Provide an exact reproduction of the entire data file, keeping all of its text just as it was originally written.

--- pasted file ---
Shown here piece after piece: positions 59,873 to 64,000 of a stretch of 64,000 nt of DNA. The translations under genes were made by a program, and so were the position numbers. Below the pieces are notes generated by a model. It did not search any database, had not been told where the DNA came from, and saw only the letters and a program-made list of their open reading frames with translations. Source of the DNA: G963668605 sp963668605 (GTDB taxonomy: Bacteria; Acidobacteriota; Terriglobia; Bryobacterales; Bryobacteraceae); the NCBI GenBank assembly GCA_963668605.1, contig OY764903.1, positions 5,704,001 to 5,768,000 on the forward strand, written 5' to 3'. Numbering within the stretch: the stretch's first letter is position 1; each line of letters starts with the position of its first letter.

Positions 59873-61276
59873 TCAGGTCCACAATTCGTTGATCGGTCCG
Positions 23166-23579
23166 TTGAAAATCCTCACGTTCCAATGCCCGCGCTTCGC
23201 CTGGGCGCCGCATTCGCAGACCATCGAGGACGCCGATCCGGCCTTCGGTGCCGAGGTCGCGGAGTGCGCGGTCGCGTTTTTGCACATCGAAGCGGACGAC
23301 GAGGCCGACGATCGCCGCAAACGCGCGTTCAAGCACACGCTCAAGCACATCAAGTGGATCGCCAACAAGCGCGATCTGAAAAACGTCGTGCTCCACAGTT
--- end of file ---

Shown here piece after piece: positions 59,873 to 64,000 of a stretch of 64,000 nt of DNA. The translations under genes were made by a program, and so were the position numbers. Below the pieces are notes generated by a model. It did not search any database, had not been told where the DNA came from, and saw only the letters and a program-made list of their open reading frames with translations. Source of the DNA: G963668605 sp963668605 (GTDB taxonomy: Bacteria; Acidobacteriota; Terriglobia; Bryobacterales; Bryobacteraceae); the NCBI GenBank assembly GCA_963668605.1, contig OY764903.1, positions 5,704,001 to 5,768,000 on the forward strand, written 5' to 3'. Numbering within the stretch: the stretch's first letter is position 1; each line of letters starts with the position of its first letter.

Positions 59873-61276
59873 TCAGGTCCACAATTCGTTGATCGGTCCG
Positions 23166-23579
23166 TTGAAAATCCTCACGTTCCAATGCCCGCGCTTCGC
23201 CTGGGCGCCGCATTCGCAGACCATCGAGGACGCCGATCCGGCCTTCGGTGCCGAGGTCGCGGAGTGCGCGGTCGCGTTTTTGCACATCGAAGCGGACGAC
23301 GAGGCCGACGATCGCCGCAAACGCGCGTTCAAGCACACGCTCAAGCACATCAAGTGGATCGCCAACAAGCGCGATCTGAAAAACGTCGTGCTCCACAGTT